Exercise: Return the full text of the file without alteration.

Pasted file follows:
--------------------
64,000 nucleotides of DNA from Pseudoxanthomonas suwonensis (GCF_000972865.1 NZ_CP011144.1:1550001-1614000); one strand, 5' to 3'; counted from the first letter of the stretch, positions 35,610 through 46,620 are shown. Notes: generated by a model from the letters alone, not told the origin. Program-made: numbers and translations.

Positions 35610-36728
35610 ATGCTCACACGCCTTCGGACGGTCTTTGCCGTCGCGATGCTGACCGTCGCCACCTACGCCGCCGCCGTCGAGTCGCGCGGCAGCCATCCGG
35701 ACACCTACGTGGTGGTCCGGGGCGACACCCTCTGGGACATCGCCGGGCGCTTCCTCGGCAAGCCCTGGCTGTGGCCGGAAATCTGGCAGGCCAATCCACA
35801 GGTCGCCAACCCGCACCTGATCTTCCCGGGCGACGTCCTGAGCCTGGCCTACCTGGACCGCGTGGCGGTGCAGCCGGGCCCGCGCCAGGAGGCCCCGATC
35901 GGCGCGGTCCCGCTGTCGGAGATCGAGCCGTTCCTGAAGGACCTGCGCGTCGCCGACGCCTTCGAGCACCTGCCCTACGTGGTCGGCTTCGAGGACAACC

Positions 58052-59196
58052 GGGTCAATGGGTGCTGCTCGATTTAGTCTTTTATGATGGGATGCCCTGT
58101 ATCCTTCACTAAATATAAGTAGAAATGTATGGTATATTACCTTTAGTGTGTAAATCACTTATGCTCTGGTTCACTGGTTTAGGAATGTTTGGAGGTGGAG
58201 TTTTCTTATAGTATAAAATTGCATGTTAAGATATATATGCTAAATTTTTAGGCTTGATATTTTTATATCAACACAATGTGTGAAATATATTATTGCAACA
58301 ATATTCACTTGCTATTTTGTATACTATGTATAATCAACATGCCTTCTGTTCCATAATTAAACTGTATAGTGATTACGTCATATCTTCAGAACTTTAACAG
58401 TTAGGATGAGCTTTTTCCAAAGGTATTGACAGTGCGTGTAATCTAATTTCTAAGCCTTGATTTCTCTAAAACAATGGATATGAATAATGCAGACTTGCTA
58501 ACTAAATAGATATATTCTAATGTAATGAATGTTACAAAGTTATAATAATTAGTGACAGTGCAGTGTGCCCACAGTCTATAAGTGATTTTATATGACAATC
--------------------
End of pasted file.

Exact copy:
64,000 nucleotides of DNA from Pseudoxanthomonas suwonensis (GCF_000972865.1 NZ_CP011144.1:1550001-1614000); one strand, 5' to 3'; counted from the first letter of the stretch, positions 35,610 through 46,620 are shown. Notes: generated by a model from the letters alone, not told the origin. Program-made: numbers and translations.

Positions 35610-36728
35610 ATGCTCACACGCCTTCGGACGGTCTTTGCCGTCGCGATGCTGACCGTCGCCACCTACGCCGCCGCCGTCGAGTCGCGCGGCAGCCATCCGG
35701 ACACCTACGTGGTGGTCCGGGGCGACACCCTCTGGGACATCGCCGGGCGCTTCCTCGGCAAGCCCTGGCTGTGGCCGGAAATCTGGCAGGCCAATCCACA
35801 GGTCGCCAACCCGCACCTGATCTTCCCGGGCGACGTCCTGAGCCTGGCCTACCTGGACCGCGTGGCGGTGCAGCCGGGCCCGCGCCAGGAGGCCCCGATC
35901 GGCGCGGTCCCGCTGTCGGAGATCGAGCCGTTCCTGAAGGACCTGCGCGTCGCCGACGCCTTCGAGCACCTGCCCTACGTGGTCGGCTTCGAGGACAACC

Positions 58052-59196
58052 GGGTCAATGGGTGCTGCTCGATTTAGTCTTTTATGATGGGATGCCCTGT
58101 ATCCTTCACTAAATATAAGTAGAAATGTATGGTATATTACCTTTAGTGTGTAAATCACTTATGCTCTGGTTCACTGGTTTAGGAATGTTTGGAGGTGGAG
58201 TTTTCTTATAGTATAAAATTGCATGTTAAGATATATATGCTAAATTTTTAGGCTTGATATTTTTATATCAACACAATGTGTGAAATATATTATTGCAACA
58301 ATATTCACTTGCTATTTTGTATACTATGTATAATCAACATGCCTTCTGTTCCATAATTAAACTGTATAGTGATTACGTCATATCTTCAGAACTTTAACAG
58401 TTAGGATGAGCTTTTTCCAAAGGTATTGACAGTGCGTGTAATCTAATTTCTAAGCCTTGATTTCTCTAAAACAATGGATATGAATAATGCAGACTTGCTA
58501 ACTAAATAGATATATTCTAATGTAATGAATGTTACAAAGTTATAATAATTAGTGACAGTGCAGTGTGCCCACAGTCTATAAGTGATTTTATATGACAATC